All too often, young people who experience violence aren’t heard. But change won’t happen if they’re not at the heart of it. That’s why the Peer Action Collective (PAC) exists.
What is the Peer Action Collective?
The Peer Action Collective (PAC) is a ground-breaking network of peer researchers. That means that young people are in charge of asking the questions and finding out what needs to happen to make their area a better place to live.
But it’s more than about learning what needs to change. Being part of the PAC means young people will get support to take their research and turn it into action. From setting up a youth centre, taking action to improve local mental health services or supporting more young people into employment – PAC will create opportunities to make communities safer, fairer places.
- 120 young people, aged between 16 and 25-years-old, are being recruited and trained to become PAC peer researchers.
- They’ll work with around 5,000 other young people (aged 10–20) to find out about their experiences of violence and what they want to see change in their communities.
- But the PAC isn’t just about research – it’s about making change. That’s why we’ll support a group 1,500 Changemakers (aged 10-20), who will take what the researchers learn and turn it into action.
What is peer research?
Peer research is when people with lived experience of the issues being studied are involved in designing and conducting the research. In PAC’s case, our peer researchers are young people who have been affected by violence. They’ll use that experience to connect with other young people in their community, and learn more about what needs to change to help them access the best possible services and support.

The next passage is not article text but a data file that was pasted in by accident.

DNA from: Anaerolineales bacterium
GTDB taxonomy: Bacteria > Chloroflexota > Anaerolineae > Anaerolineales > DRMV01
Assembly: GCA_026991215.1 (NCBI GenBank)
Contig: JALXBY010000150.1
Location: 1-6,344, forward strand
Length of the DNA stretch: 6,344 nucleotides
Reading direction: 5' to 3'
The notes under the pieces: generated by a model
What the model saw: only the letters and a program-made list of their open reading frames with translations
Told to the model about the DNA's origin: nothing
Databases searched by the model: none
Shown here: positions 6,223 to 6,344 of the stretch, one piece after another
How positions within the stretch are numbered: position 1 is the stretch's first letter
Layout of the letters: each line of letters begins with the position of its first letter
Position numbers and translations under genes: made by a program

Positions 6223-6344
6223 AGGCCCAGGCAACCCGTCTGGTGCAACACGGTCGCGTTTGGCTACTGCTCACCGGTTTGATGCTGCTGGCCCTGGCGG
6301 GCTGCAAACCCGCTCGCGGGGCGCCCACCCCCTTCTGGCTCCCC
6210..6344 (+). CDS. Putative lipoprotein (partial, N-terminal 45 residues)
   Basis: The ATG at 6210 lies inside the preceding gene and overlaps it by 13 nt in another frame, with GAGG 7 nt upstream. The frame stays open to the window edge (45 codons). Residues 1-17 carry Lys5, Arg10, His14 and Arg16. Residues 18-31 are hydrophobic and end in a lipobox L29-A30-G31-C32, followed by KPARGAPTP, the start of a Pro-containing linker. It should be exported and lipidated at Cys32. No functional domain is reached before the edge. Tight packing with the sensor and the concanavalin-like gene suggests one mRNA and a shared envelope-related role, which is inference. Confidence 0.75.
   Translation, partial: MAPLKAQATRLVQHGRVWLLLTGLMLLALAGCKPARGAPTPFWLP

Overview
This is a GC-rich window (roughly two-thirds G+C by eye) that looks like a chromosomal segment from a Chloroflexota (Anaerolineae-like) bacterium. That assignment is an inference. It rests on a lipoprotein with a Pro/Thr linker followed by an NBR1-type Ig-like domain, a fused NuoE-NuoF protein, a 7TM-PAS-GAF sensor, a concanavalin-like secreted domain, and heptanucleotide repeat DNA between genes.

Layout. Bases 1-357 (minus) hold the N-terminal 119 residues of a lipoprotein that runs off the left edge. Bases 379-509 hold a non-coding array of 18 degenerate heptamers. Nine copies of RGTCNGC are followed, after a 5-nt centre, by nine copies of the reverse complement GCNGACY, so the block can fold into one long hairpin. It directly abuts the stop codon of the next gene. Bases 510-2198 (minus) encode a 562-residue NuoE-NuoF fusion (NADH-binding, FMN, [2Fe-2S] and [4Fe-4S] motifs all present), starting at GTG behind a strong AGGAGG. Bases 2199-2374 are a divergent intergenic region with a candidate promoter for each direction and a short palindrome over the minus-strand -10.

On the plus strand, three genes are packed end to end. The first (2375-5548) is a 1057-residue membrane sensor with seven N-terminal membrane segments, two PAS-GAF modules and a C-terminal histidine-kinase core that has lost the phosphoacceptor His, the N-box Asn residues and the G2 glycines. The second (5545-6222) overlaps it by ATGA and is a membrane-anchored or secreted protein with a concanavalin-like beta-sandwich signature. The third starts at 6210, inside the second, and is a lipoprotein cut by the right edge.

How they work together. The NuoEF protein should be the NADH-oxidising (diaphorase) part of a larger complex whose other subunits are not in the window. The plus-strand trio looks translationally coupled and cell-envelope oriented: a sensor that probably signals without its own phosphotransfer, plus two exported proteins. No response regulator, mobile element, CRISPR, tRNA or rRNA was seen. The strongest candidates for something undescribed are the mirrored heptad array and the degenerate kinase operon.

This kind of research is based on the idea that people who understand their local area and communities are ideally placed to generate new knowledge and insight about the issues affecting them.
In practice, peer researchers might be involved in identifying research topics, designing questionnaires and surveys, collecting data, running focus groups or interpreting and sharing their findings.
Why is peer research important?
Peer research has many benefits:
- Open and honest opinions
Research participants may talk more openly with a peer researcher – particularly on sensitive topics like youth violence – than they would with someone ‘external’, who they don’t know or trust. For example, when answering questions, young people might say what they think the researcher wants to hear, rather than voice their honest opinions.
Living in a community and having strong local connections means peer researchers are often able to reach those who wouldn’t normally take part in research and whose voices would typically never be heard.
- Knowledge of the issue and the local area
Peer researchers bring their own knowledge and lived experience of an issue, which helps to build empathy with the participant and leads to insightful questioning and rich discussions.
- Development and training opportunities
Being trained as a peer researcher and having the opportunity to put it into practice means young people can develop a range of transferable skills and gain great experience for future employment or education.